Larry the Cable Guy

Get’R Done

Picture of Larry the Cable Guy

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Over the approximately 20 year’s experience of sitting on boards, I have decided that the act of governing is a nasty business. Most boards are composed of what I call the 4 Ds—dreamers, doers, doubters, and downers. Each individual group, if gone unchecked, can cause ruin for the organization, but with each working together and compromising, I find a workable solution always appears.

I have served every position on boards except treasurer (I’m a words person not a numbers person) from president to non-voting advisor. I have also served on various types of boards from church boards to professional organizations to non-profit organizations. The board is elected by the general membership to run the daily business of the organization (from maintaining the physical plant and staff to paying bills) to charting the future and setting goals for the organization.

 Many times while sitting at a board table I have pictured the organization as a boat with rowers on both sides—the dreamers and doers on one side and the doubters and downers on the other. In order for the boat to move ahead each side must work hard applying equal energy so the boat moves forward in a straight line. I am always amazed watching debates on the boards as each side energetically argues its position until someone in the middle suggests a compromise that encompasses both views.

This is true democracy in action where people come together and speak freely until a solution is found. Ideally, our federal government is an extension of this metaphor only on a grander scale. I must admit I am not the first to come up with this metaphor as Plato wrote about it and so did Henry Wadsworth Longfellow in his immortal poem “O Ship of State” but my views aren’t as grandiose as Plato and Longfellow because I see the working mechanics where they were talking about the state itself.

This form of governing has worked well for thousands of years until now. Now we have a new party in our governmental mix known as the Tea Party. Don’t get me wrong, I have been in favor of a third party for years to break up the gridlock in Washington but I was hoping that third party would be composed of intelligent people who would listen to both the Democrats and Republicans and be the ones to work out a compromise between the two. However, it seems what we have is a bunch of not-so-intelligent people determined to hold their own line in the sand and not bend either way. In other words, we have a road block that only complicates the gridlock in Washington. I admire people who stand on principle and I have done so many times, myself, even to the detriment of me or my reputation. However, I have never done so when it meant the total collapse or downfall of the organization I was representing. Something each elected representative should keep in mind is he or she is there for the good of the whole. The Tea Party has not acted responsibly for the good of the whole nation. They have brought us to the brink of collapse standing on principle of a few regardless of what is good for the nation. There always comes a time in a debate where both sides need to recognize the merits of the opposing view and work to find a middle meeting point. As much as I dislike certain elements of both the Democrats and Republicans they have always eventually compromised, shook hands, and continued to the next problem like civilized citizens. I’m afraid I can’t say the same for the roadblock in the middle called the Tea Party.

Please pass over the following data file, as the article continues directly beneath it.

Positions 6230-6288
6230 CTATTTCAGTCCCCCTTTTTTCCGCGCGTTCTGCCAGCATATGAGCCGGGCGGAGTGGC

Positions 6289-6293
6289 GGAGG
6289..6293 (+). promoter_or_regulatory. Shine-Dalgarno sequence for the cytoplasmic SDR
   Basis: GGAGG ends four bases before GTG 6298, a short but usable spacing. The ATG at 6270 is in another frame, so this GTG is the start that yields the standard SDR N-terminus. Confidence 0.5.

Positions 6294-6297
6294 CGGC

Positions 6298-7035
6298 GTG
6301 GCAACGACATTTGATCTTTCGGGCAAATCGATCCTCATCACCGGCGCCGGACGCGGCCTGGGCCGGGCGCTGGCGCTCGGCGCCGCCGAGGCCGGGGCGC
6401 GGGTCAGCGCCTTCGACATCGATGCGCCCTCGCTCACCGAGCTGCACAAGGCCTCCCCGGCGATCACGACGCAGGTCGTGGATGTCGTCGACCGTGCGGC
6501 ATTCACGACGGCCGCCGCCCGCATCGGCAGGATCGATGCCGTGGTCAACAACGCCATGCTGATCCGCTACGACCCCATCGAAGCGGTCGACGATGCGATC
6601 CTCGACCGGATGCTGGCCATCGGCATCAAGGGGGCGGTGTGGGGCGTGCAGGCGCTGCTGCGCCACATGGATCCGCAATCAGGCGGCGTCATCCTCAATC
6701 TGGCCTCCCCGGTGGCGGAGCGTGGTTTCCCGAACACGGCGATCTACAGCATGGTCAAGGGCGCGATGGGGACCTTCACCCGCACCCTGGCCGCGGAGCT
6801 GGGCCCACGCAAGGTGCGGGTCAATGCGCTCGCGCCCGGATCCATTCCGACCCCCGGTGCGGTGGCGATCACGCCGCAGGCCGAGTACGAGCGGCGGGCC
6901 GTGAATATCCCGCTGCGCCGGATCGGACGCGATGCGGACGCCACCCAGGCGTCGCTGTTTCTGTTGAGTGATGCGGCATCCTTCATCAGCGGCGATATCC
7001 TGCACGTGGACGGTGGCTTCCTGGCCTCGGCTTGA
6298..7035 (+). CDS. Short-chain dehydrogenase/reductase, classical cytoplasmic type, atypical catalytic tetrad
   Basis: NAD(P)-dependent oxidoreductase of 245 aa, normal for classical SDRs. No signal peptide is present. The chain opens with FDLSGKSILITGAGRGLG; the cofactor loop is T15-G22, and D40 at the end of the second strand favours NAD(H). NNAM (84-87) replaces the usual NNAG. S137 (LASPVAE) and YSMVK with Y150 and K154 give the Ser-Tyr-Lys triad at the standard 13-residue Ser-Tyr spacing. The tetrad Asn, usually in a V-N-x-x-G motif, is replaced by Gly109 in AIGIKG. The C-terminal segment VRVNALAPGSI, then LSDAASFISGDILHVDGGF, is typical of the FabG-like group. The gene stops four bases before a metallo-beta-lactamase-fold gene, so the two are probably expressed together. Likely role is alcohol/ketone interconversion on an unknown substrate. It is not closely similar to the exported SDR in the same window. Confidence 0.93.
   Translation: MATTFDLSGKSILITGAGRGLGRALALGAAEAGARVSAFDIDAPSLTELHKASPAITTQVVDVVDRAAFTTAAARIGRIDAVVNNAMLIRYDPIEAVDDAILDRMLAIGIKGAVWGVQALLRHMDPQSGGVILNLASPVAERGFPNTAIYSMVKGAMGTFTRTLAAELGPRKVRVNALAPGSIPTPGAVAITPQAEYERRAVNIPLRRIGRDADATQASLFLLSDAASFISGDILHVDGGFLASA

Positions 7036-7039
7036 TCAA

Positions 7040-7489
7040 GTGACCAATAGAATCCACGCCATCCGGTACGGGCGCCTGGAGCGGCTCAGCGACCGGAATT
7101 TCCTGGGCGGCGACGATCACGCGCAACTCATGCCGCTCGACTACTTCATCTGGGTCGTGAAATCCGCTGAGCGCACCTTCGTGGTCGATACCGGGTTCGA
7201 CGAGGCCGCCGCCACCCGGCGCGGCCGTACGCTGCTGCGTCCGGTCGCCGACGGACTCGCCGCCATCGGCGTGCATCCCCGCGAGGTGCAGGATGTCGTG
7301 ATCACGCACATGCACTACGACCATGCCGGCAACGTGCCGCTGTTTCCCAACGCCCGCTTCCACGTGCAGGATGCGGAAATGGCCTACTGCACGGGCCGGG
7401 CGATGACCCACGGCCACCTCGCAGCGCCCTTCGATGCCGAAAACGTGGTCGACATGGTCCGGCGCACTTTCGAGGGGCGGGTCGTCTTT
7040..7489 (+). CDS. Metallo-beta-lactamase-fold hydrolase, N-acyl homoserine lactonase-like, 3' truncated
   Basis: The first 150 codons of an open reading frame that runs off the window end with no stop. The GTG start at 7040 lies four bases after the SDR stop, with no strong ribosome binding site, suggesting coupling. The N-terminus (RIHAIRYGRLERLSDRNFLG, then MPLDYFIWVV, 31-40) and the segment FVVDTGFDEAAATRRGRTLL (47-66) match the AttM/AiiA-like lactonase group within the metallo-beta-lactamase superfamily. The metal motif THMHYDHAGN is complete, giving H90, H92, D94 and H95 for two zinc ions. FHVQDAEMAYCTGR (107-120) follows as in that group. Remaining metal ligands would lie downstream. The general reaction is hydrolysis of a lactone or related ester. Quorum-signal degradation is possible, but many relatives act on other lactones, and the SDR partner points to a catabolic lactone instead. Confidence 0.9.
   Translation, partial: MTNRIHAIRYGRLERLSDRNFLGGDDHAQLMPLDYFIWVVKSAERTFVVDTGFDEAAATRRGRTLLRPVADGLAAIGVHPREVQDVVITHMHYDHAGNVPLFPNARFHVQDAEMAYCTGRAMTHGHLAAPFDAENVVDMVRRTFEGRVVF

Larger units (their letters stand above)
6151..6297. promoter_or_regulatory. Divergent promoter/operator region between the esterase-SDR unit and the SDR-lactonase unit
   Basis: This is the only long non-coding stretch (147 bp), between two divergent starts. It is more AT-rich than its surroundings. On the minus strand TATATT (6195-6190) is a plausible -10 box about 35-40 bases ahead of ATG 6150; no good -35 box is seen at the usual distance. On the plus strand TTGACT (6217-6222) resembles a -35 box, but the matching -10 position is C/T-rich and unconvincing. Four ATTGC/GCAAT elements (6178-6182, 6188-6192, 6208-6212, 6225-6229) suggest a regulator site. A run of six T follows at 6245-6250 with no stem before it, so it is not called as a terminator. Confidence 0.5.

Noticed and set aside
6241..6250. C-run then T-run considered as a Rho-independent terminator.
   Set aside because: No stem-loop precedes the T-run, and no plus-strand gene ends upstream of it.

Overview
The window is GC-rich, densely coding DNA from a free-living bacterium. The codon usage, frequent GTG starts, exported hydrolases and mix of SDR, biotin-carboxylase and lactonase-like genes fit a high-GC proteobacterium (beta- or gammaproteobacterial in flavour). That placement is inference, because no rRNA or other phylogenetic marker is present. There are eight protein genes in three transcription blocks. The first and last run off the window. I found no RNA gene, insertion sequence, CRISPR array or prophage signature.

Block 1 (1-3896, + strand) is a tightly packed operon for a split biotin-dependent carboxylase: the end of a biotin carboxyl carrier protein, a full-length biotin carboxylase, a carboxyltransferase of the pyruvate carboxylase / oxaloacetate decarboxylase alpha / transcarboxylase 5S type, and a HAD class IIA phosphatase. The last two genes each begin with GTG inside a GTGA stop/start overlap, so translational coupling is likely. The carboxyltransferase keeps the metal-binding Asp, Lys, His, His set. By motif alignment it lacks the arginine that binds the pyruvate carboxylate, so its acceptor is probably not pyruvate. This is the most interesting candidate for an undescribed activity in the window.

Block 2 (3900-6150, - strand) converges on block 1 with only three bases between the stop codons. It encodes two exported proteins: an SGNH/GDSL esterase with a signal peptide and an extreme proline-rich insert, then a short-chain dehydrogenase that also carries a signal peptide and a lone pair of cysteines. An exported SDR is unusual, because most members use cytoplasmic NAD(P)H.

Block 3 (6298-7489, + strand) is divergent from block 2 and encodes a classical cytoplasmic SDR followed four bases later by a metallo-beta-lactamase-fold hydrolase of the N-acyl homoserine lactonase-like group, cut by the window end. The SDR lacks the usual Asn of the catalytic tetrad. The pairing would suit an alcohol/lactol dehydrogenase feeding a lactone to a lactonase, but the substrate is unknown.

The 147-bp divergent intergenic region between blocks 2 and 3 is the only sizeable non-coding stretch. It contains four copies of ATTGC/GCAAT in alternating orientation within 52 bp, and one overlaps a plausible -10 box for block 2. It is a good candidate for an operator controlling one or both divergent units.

While serving on both professional and non-profit boards there was always a certain professionalism that pervaded the atmosphere with unspoken rules in effect where each recognized the importance of the work we had to do. Everyone also recognized that a business does not operate the same as a family unit and a business or organizational budget and financial responsibilities were not exactly the same as a family budget. Serving on a church board that is composed of professionals, homemakers, entrepreneurs, laborers, and both educated and uneducated has always been a challenge because not everyone has the business background needed for running an organization. During one intense debate over the church’s budget a woman with no business experience was resisting paying the staff and couldn’t understand why we needed to pay a choir director. She asked why someone in the choir couldn’t stand in front and wave his arms. Others felt that all staff members including the minister, secretary, custodian, etc. should serve on a volunteer basis. Still others didn’t understand that electric and gas bills needed to be paid. Some never understood the concept of “the cost of doing business”.

I fear people with this same mentality are making up the Tea Party. They are so far behind in basic knowledge of how government operates and what is expected of them that they are holding up progress. They are feeling empowered from their limited success in the last election and are boldly taking advantage of that power. This is a democracy and everyone has the right to be heard. They have been heard but now it is time to either become a player or step aside so the business of governing can continue. We sent our representatives to Washington to do a job so, in the words of Larry the Cable Guy, “Get-r-done!”